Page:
1. Birds and Bees

In sports news this week, the 49ers and Ravens will soon meet in the Super Bowl, the top four men’s tennis players in the world all reached the Australian Open semifinals and the New Orleans Hornets will be changing their name to the Pelicans.

Super Bowls will come and Super Bowls will go, Australian Opens will come and Australian Opens will go, but names last forever (except for the name of Hornets, which will soon be no longer with us).

In conjunction with the Wheel’s journalistic mission to cover only the most note-worthy, significant and influential events, I will only be focusing on the third of these events.

If one were to describe this name change in a single word, it would have to be visionary. If one were permitted to use two words, then there could be no other choice than truly terrific. If the palate of adjectives is limited to compound words, game-changing is the phrase to go for.

But the exact word used to describe this event is not a matter of importance. What is important is the feeling, the attitude, the mindset that the Pelican provides New Orleans.

Let us begin with the team’s old nickname, the Hornets. For starters, H is a profoundly ugly letter. Almost as wide as it is tall, it brings to mind the squat power of a fullback rather than the high-flying grace of a basketball player.

Furthermore, the Hornet is an uninspiring creature. I cannot even picture one in my mind, and was forced to Google Image search the beast to see what it look liked (I am assuming it is not the girl in a bikini sitting on a motorcycle which was the fifth result of my search, but I examined the picture very closely, just to be sure).

The Pelican, on the other hand, is a majestic bird, and though I often confuse it with the Toucan (though another Google Image search revealed that they look nothing alike), it conjures nothing but images of soaring glory. And do not even get me started on the letter P.

Of course, the reasoning behind the name change had more to do with the first letter of the new name, though my sources tell me that it was a leading consideration. Supposedly the Pelican is the state bird of Louisiana, and the state is even known as the Pelican state. The bird adorns the state’s license plates, flag, seal and painting (my sources did not clarify what exactly a state painting is).

It goes without saying that making the connection between the franchise and Louisiana more explicit is a questionable decision at best (until informed otherwise by my sources, I had forgotten that New Orleans was in Louisiana, and upon receiving this new information, my opinion of the team went down).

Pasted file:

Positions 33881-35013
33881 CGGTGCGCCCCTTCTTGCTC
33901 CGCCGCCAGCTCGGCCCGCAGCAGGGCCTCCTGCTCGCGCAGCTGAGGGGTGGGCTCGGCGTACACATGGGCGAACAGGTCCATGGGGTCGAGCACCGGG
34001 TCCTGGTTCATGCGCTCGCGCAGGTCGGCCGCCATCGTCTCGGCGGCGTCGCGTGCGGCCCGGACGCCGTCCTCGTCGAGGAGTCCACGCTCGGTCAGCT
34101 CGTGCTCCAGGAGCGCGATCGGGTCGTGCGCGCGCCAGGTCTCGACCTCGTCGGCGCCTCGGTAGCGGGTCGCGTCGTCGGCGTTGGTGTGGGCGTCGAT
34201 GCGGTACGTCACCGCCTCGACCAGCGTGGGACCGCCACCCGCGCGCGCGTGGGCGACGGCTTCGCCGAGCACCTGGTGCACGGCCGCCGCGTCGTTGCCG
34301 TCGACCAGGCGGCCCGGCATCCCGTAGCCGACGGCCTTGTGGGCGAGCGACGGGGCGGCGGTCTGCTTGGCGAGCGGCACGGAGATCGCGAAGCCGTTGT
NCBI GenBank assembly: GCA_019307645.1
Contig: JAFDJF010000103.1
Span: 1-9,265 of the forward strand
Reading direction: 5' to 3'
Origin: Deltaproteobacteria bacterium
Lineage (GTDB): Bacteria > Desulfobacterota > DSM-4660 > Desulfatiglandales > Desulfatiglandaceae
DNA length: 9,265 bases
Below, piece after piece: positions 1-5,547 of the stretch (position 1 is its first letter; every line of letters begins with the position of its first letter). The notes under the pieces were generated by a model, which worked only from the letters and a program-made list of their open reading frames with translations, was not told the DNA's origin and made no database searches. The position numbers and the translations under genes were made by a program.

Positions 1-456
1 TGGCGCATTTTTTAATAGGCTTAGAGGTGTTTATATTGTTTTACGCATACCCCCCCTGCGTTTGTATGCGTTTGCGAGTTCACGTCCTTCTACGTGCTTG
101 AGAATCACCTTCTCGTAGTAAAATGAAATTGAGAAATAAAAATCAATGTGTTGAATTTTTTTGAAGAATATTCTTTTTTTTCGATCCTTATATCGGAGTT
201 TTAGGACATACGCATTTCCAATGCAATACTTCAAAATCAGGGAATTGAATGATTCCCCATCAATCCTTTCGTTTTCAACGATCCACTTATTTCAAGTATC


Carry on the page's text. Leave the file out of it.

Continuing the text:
With all due respect, as someone who drives across Louisiana four times a year coming to and going from school, I can attest from personal experience that the state is 90 percent swamp.


2. Ray Lewis

Ray Lewis recently announced his retirement from the NFL. I have become very taken with his legacy, both in the way he played the game and the way he lived his life.

I have tried to explain this to my dad and five of my friends. With one and a half exceptions, they stared back at me blankly. Here’s hoping I can get through to my loyal readers a little better.

For those who are unaware, when he was on the field Lewis played with an unequaled intensity. His game was raw, passionate and vividly intense. He tackled with violent fury and danced afterwards with childlike jubilation. There was no truer football player than Ray Lewis.

This, however, was on the field. Off the field, his character was dubious at best, and allegations were made towards him in connection with a murder. He was acquitted and afterwards made a very public turn to God. At the moment of his retirement he was one of the most beloved players in the game, and he will be remembered as perhaps the greatest middle linebacker in NFL history.

His career was eloquently summed up by S.L. Price in Sports Illustrated, who remarked, “It’s now clear, with last week’s retirement announcement by Ravens linebacker Ray Lewis, that we will forgive a man nearly anything if he can show us something pure.”Writing is my attempt to show the world something pure. I hope that I am at least partially successful; there is a lot that I need forgiveness for.